Healthy food.

One of my roommates once asked me how I would ever find a wife that doesn't like chocolate. Dating questions, especially ones like that one, make me feel like I have a frog in my throat. As I tried to gather my thoughts and figure out what to say, another roommate thankfully came to my rescue. "This is Mormon Guy we're talking about - not just anyone. I'm sure there are tons of girls who would give up chocolate to be with him. I know I would if I were a girl."

That saved me and put the issue to rest.

But it didn't answer the question in my mind. What would I do? My roommates didn't know the irony of their question - finding a wife in the first place was going to take a miracle. Finding one whose eating habits fit mine? Um.

I'm one of those crazy healthy people. It's been a long, circuitous journey, but right now the eating part of my lifestyle consists of these ingredients: vegan (no meat/milk/egg/fish), whole grain (no refined grains), no sugar or caloric sugar substitutes (sugar/honey/agave), extremely limited added fats (olive oil), and no fried food, with a focus on raw and cooked vegetables.

Yeah. A bit eccentric.

The other essential parts: daily exercise, 8 hours of sleep, writing each day, and trying to find ways to serve others to relieve stress.

Hence why my roommate would be concerned about my future dating life.

There are plenty of healthy, amazing women in the world. Finding someone who eats the way I do, though, isn't really what I'm looking for. I'm just looking for someone who is committed to improving every aspect of her life to serve God, and isn't too attached to any certain food to do so. Would I be willing to give up pasta sauce (one of my favorite foods) if I found that it was deeply unhealthy? Yeah. Moderately unhealthy? Yeah... I think so. Only a slight bit unhealthy - but there's always a better option? I would hope so. And that's what I'm lookin for. Have I found the ideal diet? No. I'm still searching. Would I be willing to change if I found compelling evidence counter to what I do today, along with a spiritual prompting in that direction? Definitely.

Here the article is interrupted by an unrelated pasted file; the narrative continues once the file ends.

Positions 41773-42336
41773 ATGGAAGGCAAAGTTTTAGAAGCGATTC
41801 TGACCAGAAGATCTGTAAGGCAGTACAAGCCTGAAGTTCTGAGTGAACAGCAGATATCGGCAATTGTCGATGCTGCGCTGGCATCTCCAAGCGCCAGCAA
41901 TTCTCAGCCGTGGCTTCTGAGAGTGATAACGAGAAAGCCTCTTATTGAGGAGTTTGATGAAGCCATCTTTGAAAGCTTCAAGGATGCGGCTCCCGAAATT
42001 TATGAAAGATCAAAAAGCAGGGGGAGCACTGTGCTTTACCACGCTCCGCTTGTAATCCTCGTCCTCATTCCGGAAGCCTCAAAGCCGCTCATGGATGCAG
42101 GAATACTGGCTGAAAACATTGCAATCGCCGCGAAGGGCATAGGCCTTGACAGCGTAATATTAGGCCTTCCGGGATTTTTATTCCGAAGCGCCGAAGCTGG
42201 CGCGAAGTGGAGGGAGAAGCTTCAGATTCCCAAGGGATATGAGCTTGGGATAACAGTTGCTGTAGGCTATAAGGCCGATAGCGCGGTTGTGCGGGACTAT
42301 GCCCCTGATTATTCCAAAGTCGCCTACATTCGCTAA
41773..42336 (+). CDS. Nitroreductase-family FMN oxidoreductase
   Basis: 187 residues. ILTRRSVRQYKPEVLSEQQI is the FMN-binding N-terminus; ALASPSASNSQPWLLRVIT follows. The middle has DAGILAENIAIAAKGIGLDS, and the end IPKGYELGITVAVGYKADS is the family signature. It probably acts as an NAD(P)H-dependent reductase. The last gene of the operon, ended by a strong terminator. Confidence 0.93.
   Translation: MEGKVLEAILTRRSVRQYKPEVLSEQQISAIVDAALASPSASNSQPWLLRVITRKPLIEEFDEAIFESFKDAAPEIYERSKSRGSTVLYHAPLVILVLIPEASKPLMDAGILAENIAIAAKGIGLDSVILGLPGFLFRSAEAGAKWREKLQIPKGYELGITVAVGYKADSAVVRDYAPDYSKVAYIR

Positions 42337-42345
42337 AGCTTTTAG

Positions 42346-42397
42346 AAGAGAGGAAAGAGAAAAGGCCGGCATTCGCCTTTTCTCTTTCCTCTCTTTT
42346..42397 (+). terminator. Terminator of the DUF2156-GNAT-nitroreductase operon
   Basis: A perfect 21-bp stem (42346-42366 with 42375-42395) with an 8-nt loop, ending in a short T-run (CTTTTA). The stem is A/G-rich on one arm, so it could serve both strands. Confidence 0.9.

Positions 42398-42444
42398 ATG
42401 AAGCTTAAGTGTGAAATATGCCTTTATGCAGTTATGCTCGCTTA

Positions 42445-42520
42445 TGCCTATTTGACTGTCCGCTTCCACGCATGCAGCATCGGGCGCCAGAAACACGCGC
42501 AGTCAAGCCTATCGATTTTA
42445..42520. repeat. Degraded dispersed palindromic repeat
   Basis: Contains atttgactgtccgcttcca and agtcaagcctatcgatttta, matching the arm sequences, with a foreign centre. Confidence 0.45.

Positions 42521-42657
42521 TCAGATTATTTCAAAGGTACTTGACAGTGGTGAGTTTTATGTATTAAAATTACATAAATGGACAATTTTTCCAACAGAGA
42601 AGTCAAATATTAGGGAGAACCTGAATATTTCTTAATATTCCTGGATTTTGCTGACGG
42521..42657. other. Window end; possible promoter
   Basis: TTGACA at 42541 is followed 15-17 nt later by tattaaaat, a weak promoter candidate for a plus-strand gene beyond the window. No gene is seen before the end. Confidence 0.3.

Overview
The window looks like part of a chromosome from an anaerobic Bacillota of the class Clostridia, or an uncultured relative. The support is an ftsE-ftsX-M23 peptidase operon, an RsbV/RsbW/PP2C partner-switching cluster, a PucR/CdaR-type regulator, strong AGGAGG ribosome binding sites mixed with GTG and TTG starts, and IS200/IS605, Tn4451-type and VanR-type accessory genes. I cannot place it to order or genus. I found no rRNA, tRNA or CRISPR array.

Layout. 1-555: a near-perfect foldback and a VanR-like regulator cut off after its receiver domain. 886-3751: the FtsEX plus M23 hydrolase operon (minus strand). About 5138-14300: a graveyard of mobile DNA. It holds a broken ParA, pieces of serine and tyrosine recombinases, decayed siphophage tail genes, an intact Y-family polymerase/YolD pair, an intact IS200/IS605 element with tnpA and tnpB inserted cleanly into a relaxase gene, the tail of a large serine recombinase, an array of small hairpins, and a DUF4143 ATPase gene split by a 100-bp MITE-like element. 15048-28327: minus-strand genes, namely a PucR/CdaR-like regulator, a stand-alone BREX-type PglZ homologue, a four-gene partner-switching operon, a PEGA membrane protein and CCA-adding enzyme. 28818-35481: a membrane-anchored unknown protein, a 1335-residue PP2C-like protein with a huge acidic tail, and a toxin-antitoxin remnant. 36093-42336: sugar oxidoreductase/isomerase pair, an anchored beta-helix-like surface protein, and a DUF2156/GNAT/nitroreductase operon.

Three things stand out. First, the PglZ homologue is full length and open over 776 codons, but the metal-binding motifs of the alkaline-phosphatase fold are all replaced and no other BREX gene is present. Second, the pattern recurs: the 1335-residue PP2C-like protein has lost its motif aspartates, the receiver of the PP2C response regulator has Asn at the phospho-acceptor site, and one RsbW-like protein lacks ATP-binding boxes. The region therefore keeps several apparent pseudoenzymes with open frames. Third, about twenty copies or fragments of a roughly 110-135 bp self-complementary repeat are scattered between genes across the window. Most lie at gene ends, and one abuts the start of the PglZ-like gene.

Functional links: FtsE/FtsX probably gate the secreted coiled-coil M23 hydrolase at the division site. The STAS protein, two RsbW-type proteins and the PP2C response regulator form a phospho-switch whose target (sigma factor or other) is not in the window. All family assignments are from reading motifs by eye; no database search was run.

At least for me, eating is part of my worship. What I eat has a direct, immediate, and lasting effect on my brain and blood chemistry, which in turn influences my ability to hear and feel the Spirit. It's more than just food and health and taste and sociality. It's part of my relationship with God. And as long as the girl I fall in love with is okay with that, or willing to learn it for herself, we'll be good.
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